SÃO PAULO | ZÜRICH

 
SÃO PAULO | ZÜRICH

Is it about drowning, then?

Is it about drowning, then?
Zwei Arts

Kunstkritik
Paulo Lobo

Is it about drowning, then?

Is it about drowning, then?

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Is it about drowning, then?
Guilherme Teixeira

 

Something survives among Paulo Lobo’s paintings; something that crawls as a symbol from one effectuation to another, and that makes us question the place of symbolic representation and its applications, the babels that they unleash in the Gregorian calendar, in syncretisms, in the arcana of Marseille, in the mouths of snakes and navels that turn away from their before; to use the words of Ailton Krenak, quasi-humans who “for dancing a strange choreography are taken out of the scene by epidemics, poverty, hunger, directed violence.”. They are, in a way, bodies that insist on “staying out of this civilized dance, of technique, of control of the planet”, whether they are folklore or martyr, the delirious killer in a leather costume or the figure of a God of a thousand names of which today we only remember one.

The objects in Lobo’s paintings are endowed with a unique cognitive ability to enunciate themselves. The choice of a dramaturgy to accompany the paintings was not for nothing: so much took hold of what was presented there, everything screamed and needed to be heard. We promised ourselves that we would not ignore any voices; that alcohol, flame and coal are as effective as the monk who burns and the one who lights the fire, the uniform that steps on the neck and the body that remains; a house and its curse; a cassava golem and the cloud that precedes the rain.

The way in which paintings reproduce history is given; not only when its gesture turns into a nod to a specific time frame, but also how it allows another perspective to fall on what it enunciates. Who killed Marielle, who had the deputy killed? It is also given the knowledge that painting, using its own support logic, is able to reconfigure that which is sensitive to us.

There is something dancing and there is something echoing in these paintings. Perhaps it’s the mountains that want to make their presence heard, with stormy principles behind big yellow spots, or the flare that chars body, lead and concrete, that dissolves the narrative and makes the voracity of time strike us in the jugular and throws us in the dark corner of a cell.

We propose here a discussion on the drowning of myths and the ways in which their wills reach the present and, at times, destroy our perception the moment the metaphor realizes itself, and reality finds itself devoid of any palpability; somewhere in the pages that follow, you will probably come across spots of color that foreshadow a non-tangible state, another place where memory exercises itself when talking to us about shadows, and also what we leave behind or forget in the future. You will come across images of immense familiarity, in which the intimate is unheard of. In addition to the images, you will immerse yourself in a thick narrative of that which is made trauma and that which is made potency, about past violence that still looms, and complex horizons permeated with things that have not yet vocally taken place.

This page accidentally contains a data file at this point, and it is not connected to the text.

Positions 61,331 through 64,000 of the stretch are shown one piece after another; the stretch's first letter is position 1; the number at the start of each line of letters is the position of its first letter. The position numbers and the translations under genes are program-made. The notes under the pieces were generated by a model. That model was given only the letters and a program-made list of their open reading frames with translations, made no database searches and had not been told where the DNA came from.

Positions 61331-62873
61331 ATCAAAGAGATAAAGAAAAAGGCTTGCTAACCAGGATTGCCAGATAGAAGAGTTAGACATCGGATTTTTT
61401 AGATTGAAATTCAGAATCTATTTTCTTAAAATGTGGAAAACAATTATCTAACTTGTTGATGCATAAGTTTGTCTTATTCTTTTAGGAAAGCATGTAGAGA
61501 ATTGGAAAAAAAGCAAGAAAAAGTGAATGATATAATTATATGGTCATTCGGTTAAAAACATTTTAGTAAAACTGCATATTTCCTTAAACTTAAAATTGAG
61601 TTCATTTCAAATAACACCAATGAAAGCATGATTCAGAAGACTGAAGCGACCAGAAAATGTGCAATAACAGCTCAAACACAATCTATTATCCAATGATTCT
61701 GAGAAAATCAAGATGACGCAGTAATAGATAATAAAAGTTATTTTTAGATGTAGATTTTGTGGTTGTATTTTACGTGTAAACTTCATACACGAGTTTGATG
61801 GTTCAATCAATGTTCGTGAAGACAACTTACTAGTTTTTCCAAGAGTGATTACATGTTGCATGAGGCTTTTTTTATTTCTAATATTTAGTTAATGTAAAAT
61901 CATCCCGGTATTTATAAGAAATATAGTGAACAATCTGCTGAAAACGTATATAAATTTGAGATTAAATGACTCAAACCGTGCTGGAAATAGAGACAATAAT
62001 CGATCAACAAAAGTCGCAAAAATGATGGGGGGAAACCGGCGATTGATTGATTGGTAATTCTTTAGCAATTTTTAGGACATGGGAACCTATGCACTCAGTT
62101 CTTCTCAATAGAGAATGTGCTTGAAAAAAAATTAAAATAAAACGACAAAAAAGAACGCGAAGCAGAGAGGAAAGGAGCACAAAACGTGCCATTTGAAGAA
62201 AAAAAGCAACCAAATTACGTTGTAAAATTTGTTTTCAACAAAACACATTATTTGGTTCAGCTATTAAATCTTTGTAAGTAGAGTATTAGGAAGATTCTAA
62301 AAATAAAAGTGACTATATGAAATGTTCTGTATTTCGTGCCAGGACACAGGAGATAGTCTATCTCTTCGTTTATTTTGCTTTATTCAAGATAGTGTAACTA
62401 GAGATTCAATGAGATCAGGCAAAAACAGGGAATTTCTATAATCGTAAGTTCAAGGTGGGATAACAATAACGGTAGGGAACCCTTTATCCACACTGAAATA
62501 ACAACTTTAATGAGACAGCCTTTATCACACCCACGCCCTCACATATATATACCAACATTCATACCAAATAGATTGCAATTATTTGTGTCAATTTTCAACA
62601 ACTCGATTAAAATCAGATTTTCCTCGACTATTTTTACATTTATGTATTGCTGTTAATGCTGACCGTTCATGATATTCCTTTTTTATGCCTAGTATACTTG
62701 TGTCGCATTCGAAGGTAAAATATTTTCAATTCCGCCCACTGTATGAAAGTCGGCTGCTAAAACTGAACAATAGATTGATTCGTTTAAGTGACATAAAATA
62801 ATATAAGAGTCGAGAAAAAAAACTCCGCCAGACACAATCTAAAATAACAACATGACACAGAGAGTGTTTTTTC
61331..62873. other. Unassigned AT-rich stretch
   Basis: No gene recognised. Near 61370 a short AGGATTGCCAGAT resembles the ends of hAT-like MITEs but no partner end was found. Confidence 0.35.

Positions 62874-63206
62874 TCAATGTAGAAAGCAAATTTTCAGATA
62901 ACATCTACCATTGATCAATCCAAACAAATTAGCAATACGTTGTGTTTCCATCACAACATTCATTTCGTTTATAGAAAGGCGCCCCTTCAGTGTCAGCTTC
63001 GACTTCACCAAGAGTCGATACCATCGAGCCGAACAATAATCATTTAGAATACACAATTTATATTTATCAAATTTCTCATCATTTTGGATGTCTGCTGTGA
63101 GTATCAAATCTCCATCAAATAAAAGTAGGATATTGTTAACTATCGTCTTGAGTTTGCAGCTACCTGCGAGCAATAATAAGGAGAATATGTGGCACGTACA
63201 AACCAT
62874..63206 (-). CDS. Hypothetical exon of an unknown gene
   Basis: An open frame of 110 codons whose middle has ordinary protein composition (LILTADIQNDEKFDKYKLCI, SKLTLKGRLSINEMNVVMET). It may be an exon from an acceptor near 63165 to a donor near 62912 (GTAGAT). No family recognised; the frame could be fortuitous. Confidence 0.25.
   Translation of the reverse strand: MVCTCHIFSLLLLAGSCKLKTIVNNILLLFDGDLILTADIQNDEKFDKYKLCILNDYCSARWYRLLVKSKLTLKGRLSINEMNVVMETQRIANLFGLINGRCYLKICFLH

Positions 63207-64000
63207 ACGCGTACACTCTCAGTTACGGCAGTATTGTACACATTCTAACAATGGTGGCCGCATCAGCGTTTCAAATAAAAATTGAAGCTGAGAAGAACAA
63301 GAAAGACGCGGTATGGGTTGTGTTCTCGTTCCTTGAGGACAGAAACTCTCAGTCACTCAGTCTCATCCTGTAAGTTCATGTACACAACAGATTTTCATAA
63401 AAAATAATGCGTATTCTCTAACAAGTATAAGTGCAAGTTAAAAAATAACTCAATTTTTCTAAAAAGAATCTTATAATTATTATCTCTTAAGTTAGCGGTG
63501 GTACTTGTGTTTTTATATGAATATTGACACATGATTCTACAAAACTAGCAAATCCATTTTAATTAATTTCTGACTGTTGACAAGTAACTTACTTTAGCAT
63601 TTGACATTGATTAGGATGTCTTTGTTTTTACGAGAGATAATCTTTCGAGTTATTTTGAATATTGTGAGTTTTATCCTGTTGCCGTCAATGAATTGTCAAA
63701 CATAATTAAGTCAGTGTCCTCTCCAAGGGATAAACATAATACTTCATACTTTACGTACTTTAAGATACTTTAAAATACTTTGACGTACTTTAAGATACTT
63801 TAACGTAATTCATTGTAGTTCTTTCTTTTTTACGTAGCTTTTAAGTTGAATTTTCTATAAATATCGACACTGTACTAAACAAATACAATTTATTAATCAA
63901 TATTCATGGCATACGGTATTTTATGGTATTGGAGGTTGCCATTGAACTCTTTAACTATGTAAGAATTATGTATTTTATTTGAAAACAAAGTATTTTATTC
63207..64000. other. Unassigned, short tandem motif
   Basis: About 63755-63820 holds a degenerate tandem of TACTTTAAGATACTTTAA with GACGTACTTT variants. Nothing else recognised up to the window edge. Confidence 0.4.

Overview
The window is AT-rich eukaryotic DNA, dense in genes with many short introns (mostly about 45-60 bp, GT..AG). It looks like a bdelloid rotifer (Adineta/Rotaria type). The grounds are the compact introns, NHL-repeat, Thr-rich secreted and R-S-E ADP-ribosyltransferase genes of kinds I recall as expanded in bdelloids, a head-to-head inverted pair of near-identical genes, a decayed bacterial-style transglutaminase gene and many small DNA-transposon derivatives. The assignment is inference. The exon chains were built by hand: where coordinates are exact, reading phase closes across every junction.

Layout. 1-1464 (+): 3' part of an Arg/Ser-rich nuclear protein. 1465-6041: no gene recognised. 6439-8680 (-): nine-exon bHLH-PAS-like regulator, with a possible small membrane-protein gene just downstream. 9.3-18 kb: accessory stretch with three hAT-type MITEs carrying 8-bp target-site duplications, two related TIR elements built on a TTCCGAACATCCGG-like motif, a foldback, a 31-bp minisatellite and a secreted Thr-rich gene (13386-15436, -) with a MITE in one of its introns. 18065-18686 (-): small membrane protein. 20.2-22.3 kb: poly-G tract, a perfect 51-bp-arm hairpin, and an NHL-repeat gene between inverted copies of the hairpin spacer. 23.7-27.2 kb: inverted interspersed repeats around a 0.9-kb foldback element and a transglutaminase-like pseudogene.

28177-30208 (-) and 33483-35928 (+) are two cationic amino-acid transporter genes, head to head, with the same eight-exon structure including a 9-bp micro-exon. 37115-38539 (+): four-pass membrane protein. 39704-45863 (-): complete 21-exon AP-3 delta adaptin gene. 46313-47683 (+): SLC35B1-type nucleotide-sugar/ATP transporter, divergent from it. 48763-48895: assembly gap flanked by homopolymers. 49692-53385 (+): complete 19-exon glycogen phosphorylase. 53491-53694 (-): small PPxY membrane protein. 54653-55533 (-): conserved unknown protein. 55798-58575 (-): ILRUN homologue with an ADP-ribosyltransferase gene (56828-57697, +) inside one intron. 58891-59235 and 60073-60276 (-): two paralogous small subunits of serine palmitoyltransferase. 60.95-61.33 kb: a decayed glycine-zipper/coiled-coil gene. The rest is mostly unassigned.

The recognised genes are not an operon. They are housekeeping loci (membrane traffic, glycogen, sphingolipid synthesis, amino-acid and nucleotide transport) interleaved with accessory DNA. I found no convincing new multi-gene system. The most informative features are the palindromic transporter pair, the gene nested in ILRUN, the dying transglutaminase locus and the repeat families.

A bird sings.
It is a lament.
A man is died.
A bird sings.

Something doesn’t sound right in this story. I think it’s the wind, or that biblical desire to make everything uterine again; the flood.

Something inhabits the builders of the forest, something that jumps from one figure to the other and encourages us with a subtle phantasm and leads us to an affectivity which has its own strangeness. In the figure of that forest that unfolds for approximately twenty meters, the axis by which we travel to enjoy it does not change; be it the distance that makes the painting one, or the stride, brisk or otherwise, that carries us through that between. There is much to be said there, much about what we forget to hear from the mountains; the scale goes against the modest experience common to the support’s expository search. That forces the body at a distance and embraces, as if whispering into the nape of the neck, an old lost saying.

Something from today also resonates, even with the time there being so diluted, fractionated, present while endemic, a little thing that crawls over us. As if it was also today that we remembered that thing we forgot, hanging in a corner. A huge mouth resonates everything. The way in which painting resonates history is given. Something survives among Paulo Lobo’s paintings.

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